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Military-to-Civilian Transition Story: A Success Story Waiting for You
by Janet Farley, Contributing Editor

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Article Sponsored by: American Military University

A ComSonics employee

at work.

Great things are known to come in small packages.

Such is the case with ComSonics, Inc., a growing electronics company living large on the cutting edge of groundbreaking technology. With its corporate headquarters in Harrisonburg, Va., ComSonics is an international manufacturing and services firm in the electronics industry. Founded in 1972, much of their 40 plus years of electronics expertise was developed in the highly-technical cable television industry.

Today, ComSonics' operational capabilities include a state-of-the-art electronics manufacturing facility, three dedicated bench repair facilities in California, Indiana, and Virginia, and four regionally-located mobile laboratories offering onsite certification convenience.

"We are a smaller, employee-owned company, having 215 employees. In the past ten years, however, we have grown and diversified so much," said Pam Snyder, director of human resources.


"In addition to our service and manufacturing processes, we now also innovate. We look for the customer solutions before they are even needed," said Snyder.

Looking for the best employees
As a growing company, ComSonics is interested in hiring only the best employees and watching them succeed professionally.


ComSonics has often turned to the military, by way of Bradley Morris, Inc. (BMI), to fill its vacant positions and tap into the strengths often seen in those who have served in uniform.


"Because we are so diversified, we often look to BMI and our senior consultant, Eric Salzman, to help us fill a variety of jobs. We don't just go to them for one thing," said Snyder.


ComSonics typically seeks to hire customer service and sales representatives, repair technicians and field service technicians having a strong electronics background, the same backgrounds often found in the transitioning military members.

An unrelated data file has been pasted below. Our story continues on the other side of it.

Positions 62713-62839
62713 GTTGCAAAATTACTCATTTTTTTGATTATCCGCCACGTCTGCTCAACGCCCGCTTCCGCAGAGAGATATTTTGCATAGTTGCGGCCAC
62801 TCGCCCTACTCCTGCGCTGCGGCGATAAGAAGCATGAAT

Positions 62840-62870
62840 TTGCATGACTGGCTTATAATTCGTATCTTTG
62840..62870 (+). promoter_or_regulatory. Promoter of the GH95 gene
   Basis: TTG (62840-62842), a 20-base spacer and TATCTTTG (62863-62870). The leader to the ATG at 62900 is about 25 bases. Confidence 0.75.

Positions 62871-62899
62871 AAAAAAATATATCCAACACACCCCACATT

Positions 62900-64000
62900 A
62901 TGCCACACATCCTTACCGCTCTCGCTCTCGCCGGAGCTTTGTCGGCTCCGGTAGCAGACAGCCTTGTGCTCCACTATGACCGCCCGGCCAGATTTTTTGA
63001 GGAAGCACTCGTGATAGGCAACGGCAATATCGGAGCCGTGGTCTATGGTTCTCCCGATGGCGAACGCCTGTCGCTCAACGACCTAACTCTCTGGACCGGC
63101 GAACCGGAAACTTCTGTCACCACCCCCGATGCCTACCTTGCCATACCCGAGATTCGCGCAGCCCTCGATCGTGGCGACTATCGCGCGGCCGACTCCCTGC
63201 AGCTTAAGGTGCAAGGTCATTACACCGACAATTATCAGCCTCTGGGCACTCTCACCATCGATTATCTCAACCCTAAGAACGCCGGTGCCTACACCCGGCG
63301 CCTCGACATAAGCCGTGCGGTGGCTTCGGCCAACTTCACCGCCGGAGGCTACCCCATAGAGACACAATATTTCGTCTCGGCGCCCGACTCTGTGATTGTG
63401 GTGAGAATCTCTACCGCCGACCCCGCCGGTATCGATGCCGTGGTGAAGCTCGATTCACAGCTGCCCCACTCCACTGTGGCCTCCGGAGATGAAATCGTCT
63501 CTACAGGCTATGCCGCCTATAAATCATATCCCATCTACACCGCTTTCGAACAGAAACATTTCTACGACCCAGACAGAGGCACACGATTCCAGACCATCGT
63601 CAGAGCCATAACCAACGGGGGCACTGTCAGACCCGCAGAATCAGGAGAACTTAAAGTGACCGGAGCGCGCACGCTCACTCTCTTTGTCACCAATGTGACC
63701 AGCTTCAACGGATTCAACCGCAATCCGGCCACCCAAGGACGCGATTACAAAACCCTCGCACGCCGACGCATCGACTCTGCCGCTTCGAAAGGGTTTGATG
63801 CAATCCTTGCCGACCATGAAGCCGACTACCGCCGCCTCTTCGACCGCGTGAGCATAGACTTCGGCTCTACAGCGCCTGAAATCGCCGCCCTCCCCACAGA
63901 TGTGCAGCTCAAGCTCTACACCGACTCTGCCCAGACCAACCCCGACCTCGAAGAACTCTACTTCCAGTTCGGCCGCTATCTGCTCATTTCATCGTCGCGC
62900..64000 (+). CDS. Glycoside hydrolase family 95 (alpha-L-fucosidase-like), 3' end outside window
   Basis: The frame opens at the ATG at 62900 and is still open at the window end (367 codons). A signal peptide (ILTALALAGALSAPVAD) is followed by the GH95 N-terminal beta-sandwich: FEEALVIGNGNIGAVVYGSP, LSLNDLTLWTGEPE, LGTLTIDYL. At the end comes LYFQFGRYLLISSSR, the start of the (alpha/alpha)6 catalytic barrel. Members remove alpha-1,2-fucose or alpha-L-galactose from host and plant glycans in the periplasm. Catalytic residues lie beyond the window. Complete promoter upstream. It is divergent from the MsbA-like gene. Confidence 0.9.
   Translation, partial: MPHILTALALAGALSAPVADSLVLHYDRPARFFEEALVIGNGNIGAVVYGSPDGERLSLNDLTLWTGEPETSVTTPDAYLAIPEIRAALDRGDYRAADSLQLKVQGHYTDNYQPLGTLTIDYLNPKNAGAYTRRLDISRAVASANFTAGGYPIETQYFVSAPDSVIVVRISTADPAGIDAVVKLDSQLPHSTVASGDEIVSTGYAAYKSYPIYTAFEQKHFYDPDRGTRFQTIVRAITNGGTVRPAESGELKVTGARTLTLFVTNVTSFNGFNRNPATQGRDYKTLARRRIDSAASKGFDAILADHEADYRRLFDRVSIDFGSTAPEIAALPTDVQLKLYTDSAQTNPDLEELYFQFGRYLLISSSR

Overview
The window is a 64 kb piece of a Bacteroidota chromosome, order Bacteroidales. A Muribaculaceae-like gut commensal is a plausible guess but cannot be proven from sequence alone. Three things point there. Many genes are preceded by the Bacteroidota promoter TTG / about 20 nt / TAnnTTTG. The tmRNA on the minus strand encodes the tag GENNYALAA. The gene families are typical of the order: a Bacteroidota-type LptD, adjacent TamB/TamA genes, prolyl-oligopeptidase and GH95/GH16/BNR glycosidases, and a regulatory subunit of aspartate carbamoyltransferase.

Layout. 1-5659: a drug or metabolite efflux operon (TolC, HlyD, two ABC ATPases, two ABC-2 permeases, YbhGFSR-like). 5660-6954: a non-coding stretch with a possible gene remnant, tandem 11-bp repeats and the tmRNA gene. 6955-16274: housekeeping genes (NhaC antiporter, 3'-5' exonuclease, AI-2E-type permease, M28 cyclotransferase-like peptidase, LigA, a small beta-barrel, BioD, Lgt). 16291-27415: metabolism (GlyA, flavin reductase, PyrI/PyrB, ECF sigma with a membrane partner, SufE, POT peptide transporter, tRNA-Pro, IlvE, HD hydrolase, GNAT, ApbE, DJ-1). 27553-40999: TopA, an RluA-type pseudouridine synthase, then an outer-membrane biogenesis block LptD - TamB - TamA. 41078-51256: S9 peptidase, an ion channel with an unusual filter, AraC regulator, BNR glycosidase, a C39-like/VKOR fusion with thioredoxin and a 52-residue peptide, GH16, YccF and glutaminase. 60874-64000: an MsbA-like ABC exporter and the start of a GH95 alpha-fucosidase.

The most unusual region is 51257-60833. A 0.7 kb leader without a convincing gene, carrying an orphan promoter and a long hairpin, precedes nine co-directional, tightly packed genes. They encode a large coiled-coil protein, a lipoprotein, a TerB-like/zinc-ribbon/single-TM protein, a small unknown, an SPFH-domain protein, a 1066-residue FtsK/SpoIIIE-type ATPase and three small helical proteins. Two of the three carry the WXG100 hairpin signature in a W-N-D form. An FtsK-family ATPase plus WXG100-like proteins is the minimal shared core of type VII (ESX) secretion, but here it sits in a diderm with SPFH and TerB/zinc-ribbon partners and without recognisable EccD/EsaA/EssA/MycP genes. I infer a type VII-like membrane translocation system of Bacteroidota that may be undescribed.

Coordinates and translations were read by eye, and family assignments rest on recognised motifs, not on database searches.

Depending on the specific position, presentation, customer service and technical skills are also required. As the company expands, it finds itself seeking candidates with a varied skill set.

"Many of those skills are found within the Navy electronics career field, Air Force avionics and Army signal occupations," said Salzman, who is based out of the Austin, Texas BMI office.

The strengths of transitioning military personnel
"We find good talent in and results from those who have served in the military," said Snyder.


"We are devoted to BMI and to Eric [Salzman]. Despite our small size, BMI has never treated us like a small company," said Snyder.

BMI is equally devoted to ComSonics.

"ComSonics is special to me. We've enjoyed a long-lasting relationship. We fully understand their varied needs and do everything we can to fill them with the best possible matches," said Salzman.


Over the years, ComSonics has hired 25 candidates from BMI, primarily by attending their Hampton, Va. ConferenceHire hiring events.


"Prior military members tend to be more flexible and more dependable. They are able to effectively do things on short notice," said Snyder.

"In interviews for positions that require traveling, we ask them if there are any issues with being away from home for a few weeks at a time. They simply laugh. Many of them are so used to being deployed for such longer periods of time that our three week on the road, two weeks at home work schedule seems easy in comparison," said Snyder.


And those aren't the only military related strengths that work for ComSonics, either.


"Employees who have spent time in the military are also often more skilled in working with diverse personalities and people. That is a real plus in our line of work," according to Snyder.

What ComSonics has to offer you